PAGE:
The IAC was created by the world's science academies to mobilize the best scientists and engineers worldwide to provide high quality advice to international bodies - such as the United Nations and the World Bank - as well as to other institutions.

Wednesday, December 21, 2005

The UNESCO E-Card service

UNESCO card: Wanted Teachers

Go to the UNESCO E-Card website.

Find colorful e-greetings for the Holidays that you can personalize and send by e-mail to family, friends or colleagues.

UNESCO Chairs/UNITWIN Networks

Go to the Program website with links to all the networks and chairs.

UNITWIN is the abbreviation for the UNIVERSITY TWINNING and networking scheme. The Program creates networks, each built around one or more University Chairs. (A UNESCO Chair in Bioethics was established in 2005 at the Ethics and Public Policy Center in Washington D.C.)

The Program was established in 1992 with the aim of developing interuniversity cooperation, while emphazing the transfer of knowledge among universities and the promotion of academic solidarity across the world.

The Networks in the Natural Sciences are:

Agricultural Development
Ecotechnie Cousteau
Gender, Science & Technology
Islands & Coastal Areas
Oceanography/Marine Sciences
Tropical Architecture
Tropical Forest
Water Resources

Those dealing with Communication & Information are:
Freedom of Expression
Media Management

Those in the Social & Human Sciences are:
Economics & Business
Future-Oriented Studies
Habitat & Cities
Health & Development
Peace & human rights
International Relations
Migration & Multiculturalism
Philosophy & Ethics
Political Sciences
Societal Problems
Sustainable Development
Sustainable Tourism
Women Issues

There are also a number of "Special Focus" networks:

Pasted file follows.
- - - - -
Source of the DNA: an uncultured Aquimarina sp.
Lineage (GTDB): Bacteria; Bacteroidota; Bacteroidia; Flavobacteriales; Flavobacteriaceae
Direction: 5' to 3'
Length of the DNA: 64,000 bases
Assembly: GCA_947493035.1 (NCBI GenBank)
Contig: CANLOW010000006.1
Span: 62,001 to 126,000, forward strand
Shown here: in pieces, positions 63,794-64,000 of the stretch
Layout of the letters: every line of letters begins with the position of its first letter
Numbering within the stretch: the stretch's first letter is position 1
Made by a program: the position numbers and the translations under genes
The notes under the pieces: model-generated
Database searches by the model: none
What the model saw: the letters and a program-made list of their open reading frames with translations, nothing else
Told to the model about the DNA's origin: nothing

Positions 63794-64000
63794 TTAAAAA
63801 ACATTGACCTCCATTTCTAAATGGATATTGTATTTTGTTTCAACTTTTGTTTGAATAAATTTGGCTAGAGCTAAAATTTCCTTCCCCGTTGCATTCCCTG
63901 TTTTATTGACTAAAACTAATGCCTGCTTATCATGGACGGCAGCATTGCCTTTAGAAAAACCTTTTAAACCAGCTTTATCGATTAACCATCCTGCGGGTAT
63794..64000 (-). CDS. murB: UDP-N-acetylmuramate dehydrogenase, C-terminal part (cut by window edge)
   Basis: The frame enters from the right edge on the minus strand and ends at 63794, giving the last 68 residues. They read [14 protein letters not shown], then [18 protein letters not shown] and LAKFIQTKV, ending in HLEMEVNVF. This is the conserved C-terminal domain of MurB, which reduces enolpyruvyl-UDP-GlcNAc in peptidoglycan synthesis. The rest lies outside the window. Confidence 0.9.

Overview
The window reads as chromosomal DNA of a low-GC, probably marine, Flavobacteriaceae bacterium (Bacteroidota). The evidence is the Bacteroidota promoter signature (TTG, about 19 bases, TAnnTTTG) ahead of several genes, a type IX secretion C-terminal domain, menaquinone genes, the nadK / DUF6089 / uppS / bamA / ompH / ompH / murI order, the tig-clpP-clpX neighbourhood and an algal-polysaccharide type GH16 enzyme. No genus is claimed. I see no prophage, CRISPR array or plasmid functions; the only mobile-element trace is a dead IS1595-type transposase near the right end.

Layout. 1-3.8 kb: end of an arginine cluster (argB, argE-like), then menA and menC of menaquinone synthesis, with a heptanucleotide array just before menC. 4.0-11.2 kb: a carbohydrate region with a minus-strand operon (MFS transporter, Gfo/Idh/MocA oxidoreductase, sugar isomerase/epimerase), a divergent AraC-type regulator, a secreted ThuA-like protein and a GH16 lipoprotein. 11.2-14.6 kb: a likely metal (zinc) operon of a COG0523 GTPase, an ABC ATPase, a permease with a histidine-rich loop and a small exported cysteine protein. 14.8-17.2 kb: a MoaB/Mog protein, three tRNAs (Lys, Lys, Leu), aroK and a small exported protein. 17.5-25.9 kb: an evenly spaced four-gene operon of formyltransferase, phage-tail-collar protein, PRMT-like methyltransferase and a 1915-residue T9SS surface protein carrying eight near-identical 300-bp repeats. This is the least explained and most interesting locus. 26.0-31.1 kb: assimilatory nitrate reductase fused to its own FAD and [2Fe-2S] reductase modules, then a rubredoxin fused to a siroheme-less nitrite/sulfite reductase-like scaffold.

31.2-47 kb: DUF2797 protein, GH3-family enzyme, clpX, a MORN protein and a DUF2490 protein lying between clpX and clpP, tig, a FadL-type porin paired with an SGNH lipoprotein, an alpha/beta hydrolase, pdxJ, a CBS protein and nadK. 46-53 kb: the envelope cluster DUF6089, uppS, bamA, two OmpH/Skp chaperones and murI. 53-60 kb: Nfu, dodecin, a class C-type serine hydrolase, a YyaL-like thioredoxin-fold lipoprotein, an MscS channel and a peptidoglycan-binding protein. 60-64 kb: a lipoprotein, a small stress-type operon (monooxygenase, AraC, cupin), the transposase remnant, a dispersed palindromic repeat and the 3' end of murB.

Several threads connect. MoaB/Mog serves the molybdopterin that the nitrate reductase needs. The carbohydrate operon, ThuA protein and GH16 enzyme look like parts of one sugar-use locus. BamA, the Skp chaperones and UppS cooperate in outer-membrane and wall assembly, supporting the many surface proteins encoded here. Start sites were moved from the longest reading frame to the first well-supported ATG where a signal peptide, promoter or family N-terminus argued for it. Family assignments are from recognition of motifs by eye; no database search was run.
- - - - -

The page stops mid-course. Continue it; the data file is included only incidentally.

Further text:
Human Rights
Lifelong Education
Gender and Women Issues

I suggest that those interested in creating a new UNESCO Chair in the United States check the relevant webpage of the Secretariat of the U.S. National Commission for UNESCO. The next deadline to apply for a UNESCO Chair or to participate in the UNITWIN program is March 27, 2006. Applications must be submitted through the National Commission.

Tuesday, December 20, 2005

"Educating for Creativity: Bringing the Arts and Culture into Asian Education"

Go to the UNESCO announcement, with links to the report and the workshops.

This report presents the outcomes of two UNESCO-sponsored conferences: Asian Regional Symposia on Arts Education, Measuring the Impact of Arts in Education, Hong Kong SAR, China (9-11 January 2004) and Transmissions and Transformations: Learning Through the Arts in Asia New Delhi, India (21-24 March 2005). Artists, educators, policy makers and experts in art and culture from across Asia prepared the papers for this report.

Saturday, December 17, 2005

Literacy Assessment and Monitoring Programme

Go to the UNESCO Institute of Statistics LAMP website.

"What do we know about literacy in developing countries? Which individuals have what level of literacy skills? How can different kinds of data help to better target literacy-related projects and monitor the global situation? The Literacy Assessment and Monitoring Programme (LAMP) aims to help answer such questions by developing and conducting a survey to measure a spectrum of literacy levels in developing countries.

"LAMP is being designed by the UNESCO Institute for Statistics (UIS) in cooperation with various international agencies and technical experts. Such a survey is needed because most current data on adult literacy in developing countries are not sufficiently reliable to serve the needs of national and international users. For example, the data generally rely either on individuals' self-declaration of their literacy or on "proxy" indicators such as their educational level. With literacy at the top of the development agenda, good data are needed in order to help target and design appropriate actions."

Friday, December 16, 2005

"International Flows of Selected Cultural Goods and Services, 1994-2003"